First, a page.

Renewable energy appears to be slowly gaining ground on some of its more traditional rivals, with new figures showing the production of fossil fuels in the UK fell while renewables rose in the first quarter of 2012. That’s according to quarterly energy statistics published by DECC today.
Compared with the year before, production of oil in the UK fell 11.6% and gas fell 14% – although the gas drop is being put down to maintenance work and slowdowns on a number of fields.
Gas also accounted for its lowest share in UK electricity in fourteen years, at 27% – although this is likely to be because of high gas prices.
In contrast, renewable energy production generally rose: onshore wind showed the highest absolute increase, vaulting by 51% from 2.4 TWh in the first quarter of 2011 to 3.6 TWh.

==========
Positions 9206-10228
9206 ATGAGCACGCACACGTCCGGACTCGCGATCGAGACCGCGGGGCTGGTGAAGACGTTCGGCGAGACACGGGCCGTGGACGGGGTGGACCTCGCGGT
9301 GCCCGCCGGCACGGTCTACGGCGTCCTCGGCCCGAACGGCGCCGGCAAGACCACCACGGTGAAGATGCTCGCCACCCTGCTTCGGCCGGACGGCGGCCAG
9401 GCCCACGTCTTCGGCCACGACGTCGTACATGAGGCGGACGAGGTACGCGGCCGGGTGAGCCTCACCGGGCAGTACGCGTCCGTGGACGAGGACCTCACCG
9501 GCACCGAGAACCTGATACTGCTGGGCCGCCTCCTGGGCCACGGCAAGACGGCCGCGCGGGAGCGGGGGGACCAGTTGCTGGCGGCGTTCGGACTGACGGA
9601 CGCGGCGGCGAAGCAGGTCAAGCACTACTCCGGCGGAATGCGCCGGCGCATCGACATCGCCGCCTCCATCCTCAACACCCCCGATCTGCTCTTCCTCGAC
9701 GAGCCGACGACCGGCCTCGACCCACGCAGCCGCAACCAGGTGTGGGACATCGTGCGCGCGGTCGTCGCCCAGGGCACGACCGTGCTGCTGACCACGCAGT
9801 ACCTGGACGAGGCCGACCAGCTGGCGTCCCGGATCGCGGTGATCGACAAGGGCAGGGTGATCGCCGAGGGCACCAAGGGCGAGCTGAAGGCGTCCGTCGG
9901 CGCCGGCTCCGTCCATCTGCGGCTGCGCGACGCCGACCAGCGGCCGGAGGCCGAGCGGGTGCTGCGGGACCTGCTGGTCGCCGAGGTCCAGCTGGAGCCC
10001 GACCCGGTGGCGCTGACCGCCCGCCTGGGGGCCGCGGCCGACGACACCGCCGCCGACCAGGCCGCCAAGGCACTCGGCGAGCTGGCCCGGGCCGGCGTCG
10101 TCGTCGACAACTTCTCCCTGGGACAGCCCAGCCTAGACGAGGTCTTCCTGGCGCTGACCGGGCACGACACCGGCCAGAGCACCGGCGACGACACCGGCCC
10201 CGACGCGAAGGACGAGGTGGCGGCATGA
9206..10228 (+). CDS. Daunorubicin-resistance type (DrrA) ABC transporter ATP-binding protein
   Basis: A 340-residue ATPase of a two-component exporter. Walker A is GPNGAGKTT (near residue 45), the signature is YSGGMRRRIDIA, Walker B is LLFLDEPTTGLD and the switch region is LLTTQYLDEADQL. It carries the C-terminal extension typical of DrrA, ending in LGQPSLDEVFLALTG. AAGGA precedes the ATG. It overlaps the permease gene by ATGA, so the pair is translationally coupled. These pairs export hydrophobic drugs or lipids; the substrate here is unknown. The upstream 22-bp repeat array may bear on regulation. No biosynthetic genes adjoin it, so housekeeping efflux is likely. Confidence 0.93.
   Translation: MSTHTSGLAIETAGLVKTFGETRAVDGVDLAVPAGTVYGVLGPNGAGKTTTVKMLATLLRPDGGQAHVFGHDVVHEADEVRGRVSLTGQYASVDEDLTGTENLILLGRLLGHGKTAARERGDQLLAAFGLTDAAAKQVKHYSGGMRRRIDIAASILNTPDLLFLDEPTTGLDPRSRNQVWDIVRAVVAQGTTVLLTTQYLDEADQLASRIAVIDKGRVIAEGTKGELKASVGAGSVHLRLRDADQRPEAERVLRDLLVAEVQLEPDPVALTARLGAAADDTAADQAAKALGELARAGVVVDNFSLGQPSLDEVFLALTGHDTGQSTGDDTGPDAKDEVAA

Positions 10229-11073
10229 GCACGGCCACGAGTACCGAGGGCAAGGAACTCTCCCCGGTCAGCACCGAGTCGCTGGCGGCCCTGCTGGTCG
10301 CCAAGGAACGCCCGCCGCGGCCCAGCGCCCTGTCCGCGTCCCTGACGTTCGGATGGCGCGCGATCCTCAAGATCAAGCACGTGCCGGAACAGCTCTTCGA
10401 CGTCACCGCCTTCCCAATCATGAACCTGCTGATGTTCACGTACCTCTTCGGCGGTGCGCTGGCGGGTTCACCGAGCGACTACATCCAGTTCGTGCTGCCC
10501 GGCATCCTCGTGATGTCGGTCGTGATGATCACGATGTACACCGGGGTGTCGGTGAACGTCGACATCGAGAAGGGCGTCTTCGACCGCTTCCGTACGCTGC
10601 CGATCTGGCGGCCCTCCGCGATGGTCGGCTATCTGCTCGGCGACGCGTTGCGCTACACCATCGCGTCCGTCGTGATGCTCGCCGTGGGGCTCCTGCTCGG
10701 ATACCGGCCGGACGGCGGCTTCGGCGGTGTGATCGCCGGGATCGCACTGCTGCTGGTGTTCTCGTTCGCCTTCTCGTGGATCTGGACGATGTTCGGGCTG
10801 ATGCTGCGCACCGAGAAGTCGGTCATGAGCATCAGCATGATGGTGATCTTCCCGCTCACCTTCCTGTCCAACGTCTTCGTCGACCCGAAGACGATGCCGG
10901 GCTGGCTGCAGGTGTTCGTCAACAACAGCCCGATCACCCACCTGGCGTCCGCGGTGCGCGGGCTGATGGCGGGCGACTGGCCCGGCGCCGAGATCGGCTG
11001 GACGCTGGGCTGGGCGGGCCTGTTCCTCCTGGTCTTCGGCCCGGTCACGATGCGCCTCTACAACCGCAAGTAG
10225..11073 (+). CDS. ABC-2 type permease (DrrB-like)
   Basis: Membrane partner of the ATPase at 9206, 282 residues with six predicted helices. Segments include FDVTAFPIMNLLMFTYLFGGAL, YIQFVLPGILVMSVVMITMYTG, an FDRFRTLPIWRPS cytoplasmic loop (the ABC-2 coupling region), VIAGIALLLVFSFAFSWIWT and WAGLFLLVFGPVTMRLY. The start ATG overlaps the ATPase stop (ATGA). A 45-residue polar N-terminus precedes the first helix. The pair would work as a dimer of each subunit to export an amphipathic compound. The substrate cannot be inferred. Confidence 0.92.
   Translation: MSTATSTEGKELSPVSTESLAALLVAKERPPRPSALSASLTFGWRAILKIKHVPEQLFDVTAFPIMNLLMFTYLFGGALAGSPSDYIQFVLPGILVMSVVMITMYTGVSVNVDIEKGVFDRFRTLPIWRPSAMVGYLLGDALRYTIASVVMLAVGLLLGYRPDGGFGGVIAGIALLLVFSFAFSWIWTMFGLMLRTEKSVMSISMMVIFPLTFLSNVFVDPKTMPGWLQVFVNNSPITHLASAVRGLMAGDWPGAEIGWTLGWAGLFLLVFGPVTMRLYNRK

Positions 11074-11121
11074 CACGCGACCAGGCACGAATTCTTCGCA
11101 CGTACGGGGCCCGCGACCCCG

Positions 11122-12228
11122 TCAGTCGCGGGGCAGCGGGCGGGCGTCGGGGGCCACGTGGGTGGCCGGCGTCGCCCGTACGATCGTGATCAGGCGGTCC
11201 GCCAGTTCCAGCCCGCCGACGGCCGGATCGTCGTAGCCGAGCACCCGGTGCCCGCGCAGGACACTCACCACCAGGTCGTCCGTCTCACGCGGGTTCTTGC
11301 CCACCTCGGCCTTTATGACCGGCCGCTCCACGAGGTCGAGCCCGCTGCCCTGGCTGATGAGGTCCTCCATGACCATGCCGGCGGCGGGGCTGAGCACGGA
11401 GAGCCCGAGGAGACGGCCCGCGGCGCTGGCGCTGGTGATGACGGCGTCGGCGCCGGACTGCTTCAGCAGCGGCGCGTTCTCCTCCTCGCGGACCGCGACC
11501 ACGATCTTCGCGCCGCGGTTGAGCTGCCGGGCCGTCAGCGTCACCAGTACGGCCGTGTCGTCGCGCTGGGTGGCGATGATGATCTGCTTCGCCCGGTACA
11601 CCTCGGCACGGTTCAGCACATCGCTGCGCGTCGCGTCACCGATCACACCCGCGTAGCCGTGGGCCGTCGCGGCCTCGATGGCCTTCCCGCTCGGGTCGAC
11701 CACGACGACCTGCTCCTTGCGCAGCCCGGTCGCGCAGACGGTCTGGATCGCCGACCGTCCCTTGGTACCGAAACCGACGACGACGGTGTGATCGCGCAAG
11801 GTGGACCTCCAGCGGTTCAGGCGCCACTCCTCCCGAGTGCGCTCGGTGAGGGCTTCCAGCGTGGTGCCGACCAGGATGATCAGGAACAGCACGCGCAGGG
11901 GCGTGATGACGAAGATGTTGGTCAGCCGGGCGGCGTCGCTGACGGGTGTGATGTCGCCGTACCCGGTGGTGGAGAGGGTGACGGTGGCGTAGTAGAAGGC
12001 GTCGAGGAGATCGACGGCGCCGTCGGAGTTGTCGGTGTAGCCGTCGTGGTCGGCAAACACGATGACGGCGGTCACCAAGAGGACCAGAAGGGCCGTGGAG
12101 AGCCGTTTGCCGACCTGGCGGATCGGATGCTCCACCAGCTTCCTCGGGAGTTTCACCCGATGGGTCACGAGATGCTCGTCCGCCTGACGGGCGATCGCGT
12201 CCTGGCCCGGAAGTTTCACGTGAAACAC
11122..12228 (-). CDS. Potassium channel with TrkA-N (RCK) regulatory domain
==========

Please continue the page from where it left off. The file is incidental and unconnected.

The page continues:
Energy Minister Charles Hendry said: “Today’s statistics show a clear increase on the first quarter of last year across all renewables – with rises in wind, hydro, solar and bioenergy generation.
“Alongside a 36% increase in renewables capacity in the last 12 months, this shows that the UK is powering forward on clean and secure energy and is clearly a very attractive place to invest.”
Hydro also saw a jump of 43% due to high winter rainfall. Offshore wind was up 50% and bioenergy increased by a fifth.
This was against a backdrop of lower energy use across the UK, which fell by 1.1% (taking the weather difference into account).